Review: David Fincher Has Another Dark Masterpiece with 'Gone Girl'
by Jeremy Kirk
October 3, 2014
David Fincher became master of his craft by honing technical skills first, using the newest technology on dozens of music videos and his first slate of films: Se7en, Fight Club, and Panic Room to name a few. A technically gifted film from him now is expected, and it's allowed him to play around with storytelling rules. Gone Girl, Fincher's latest, is more akin to The Girl With the Dragon Tattoo than his earlier works, the only constant in his career being an ability to create damn good art. Gone Girl is just that, a cynical thriller bordering on dark comedy too often to be unintentional and another success from a master filmmaker.
Based on the novel by Gillian Flynn, who also serves as screenwriter, it seemed somewhat beneath Fincher to tackle what amounted to little more than an airport - albeit positively received - mystery novel. This, too, is nothing surprisingly new for the man who decided he was going to tell the "Facebook story" with Social Network and bring Dragon Tattoo to American audiences. Within the pages of "Gone Girl" he found the message he wanted to deliver, the sardonic look at relationships and public opinion in the modern age driving the film's beating heart from the very beginning.
Said relationship involves Nick and Amy Dunne (Ben Affleck and Rosamund Pike, respectively), a married couple struggling through the trials of financial concerns and family illness. On the morning of their fifth wedding anniversary, Amy goes missing. Despite his apparent concern and the help Nick gives the police in figuring out what happened to her, the immediate evidence points to something much more sinister than a simple disappearance or even a kidnapping.
Nick soon finds his life under the magnifying glass of 24-hour media coverage, the Nancy Grace-types of the world who dissect his every expression and precociously labeling him a "murderer" as if the question mark they stick behind the word softens its impact. It isn't soon after, though, that very real secrets begin finding their way out of the woodwork and skeletons about Amy and their marriage begin dancing out of closet.
There's a very good, straightforward narrative to be told with Gone Girl's setup, a standard mystery thriller that would find itself a nice home on TNT Sunday afternoons. Fortunately, neither Fincher nor Flynn are satisfied in telling that story. As with her original novel, Gone Girl's screenplay bounces between present and past, Nick's current predicament juxtaposing with entries in Amy's diary that reveal, at first, a happy marriage that slowly turns sour.
The mystery isn't even where Flynn's deeper message resides. Instead, she offers up the harsh realities of long-term relationships, the forced happiness some tell themselves they've achieved in a loveless marriage, and how quickly someone's world view can change from a simple moment in time or a misplaced gesture.
For this reason Fincher's film tends to lag in the its first half. The mystery, while solid, never hits those moments of absolute fascination that come from the stories told in most of his films. It doesn't even hold a candle to the sheer awe that comes in the second half of Gone Girl, when most of the darker secrets have been revealed and are allowed to play out in their scathing and satirical ways.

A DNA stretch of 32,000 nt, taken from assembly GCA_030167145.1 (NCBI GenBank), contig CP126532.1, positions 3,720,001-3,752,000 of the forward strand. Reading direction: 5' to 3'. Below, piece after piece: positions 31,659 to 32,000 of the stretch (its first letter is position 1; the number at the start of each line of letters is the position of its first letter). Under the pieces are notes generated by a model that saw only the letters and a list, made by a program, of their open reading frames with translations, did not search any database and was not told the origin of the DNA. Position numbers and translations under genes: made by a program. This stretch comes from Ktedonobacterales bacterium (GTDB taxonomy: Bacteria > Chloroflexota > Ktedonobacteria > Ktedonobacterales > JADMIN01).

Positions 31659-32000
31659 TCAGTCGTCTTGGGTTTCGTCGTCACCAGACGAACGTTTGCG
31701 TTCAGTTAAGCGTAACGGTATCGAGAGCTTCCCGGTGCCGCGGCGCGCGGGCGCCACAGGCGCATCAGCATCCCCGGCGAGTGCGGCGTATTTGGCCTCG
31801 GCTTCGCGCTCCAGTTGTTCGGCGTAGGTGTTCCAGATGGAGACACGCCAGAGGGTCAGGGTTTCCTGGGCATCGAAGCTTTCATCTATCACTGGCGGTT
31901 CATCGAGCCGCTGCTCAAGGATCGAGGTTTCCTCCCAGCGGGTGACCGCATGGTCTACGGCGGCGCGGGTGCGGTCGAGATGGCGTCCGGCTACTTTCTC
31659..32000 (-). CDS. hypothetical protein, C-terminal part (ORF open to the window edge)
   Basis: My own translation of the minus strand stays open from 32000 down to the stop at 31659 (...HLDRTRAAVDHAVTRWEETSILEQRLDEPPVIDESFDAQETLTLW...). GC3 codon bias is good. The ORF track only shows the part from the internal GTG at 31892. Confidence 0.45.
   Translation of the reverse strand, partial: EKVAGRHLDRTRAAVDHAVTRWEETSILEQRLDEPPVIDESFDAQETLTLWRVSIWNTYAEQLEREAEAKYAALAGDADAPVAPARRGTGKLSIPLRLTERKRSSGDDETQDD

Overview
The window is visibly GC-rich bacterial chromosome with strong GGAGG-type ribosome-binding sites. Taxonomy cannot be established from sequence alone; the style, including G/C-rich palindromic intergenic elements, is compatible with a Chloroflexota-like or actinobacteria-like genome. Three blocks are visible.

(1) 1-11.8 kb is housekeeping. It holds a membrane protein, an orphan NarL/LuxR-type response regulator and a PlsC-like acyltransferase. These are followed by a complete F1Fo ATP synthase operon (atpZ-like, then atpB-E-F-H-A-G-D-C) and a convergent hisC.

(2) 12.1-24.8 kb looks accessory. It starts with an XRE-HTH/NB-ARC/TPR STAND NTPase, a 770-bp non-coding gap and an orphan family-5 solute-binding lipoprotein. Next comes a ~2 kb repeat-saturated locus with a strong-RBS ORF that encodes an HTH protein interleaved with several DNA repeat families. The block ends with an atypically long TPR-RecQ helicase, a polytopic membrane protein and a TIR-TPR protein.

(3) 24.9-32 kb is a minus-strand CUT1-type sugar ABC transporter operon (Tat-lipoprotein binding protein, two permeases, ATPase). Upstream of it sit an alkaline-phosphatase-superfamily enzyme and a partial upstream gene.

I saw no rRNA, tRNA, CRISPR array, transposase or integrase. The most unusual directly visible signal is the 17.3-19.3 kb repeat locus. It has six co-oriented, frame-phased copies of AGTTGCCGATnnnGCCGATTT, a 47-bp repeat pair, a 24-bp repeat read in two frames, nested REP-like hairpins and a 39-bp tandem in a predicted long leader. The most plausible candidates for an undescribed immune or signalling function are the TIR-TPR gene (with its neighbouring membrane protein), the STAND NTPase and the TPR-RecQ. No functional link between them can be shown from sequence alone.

It takes some getting to, but, once Gone Girl hits its stride, the pacing in narrative, character, and even mood hardly ever lets up. You're never more than a few minutes away from a revelation or character action that absolutely floors you and shakes up whatever expectations you may have had. To that end, the back half of Gone Girl is superb storytelling for fans who know enough about Fincher to know they can never guess where his progression in story will take them.
Throughout, though, you're treated to a duet of lead performances that are among the best the actors' respective careers have ever given us. It's no secret why Ben Affleck was chosen for the role of Nick Dunne. Above being a helluva good actor, Affleck is genuinely likable, the dark areas of the character's life shaking our preconceived notions about him even further. Not even he can outdo Pike, though. The in-and-out nature of her character to the story makes her something of an afterthought in Gone Girl's earlier moments. Her genuinely flawless performance, however, keeps her importance always at the forefront of the viewer's mind. She has very clear moments to shine despite all this, and she never falters in both subtlety and complexion. Pike is exquisite here, the kind of performance that's a surefire candidate for awards season.
The rest of Gone Girl may be too pessimistic to really turn on the awards charm later this year, but that says more about the ones who vote on the art than the art itself. Harsh as it is to endure, the film is a clearcut winner in style and message, the kind of film that is guaranteed to have audience members - especially the long-term couples in the audience - talking long after the credits roll. Gone Girl is through-and-through a David Fincher film, the musical score from recently frequent collaborators Trent Reznor and Atticus Ross adding to the appropriately disjointed atmosphere. Woe be the day when Fincher slips up and gives us something less than stellar, but, until that day comes - No one is counting Alien 3 - we're just going to have to grin and bear the mordant masterpieces he repeatedly delivers.
Jeremy's Rating: 9 out of 10
Follow Jeremy on Twitter - @JeremyKKirk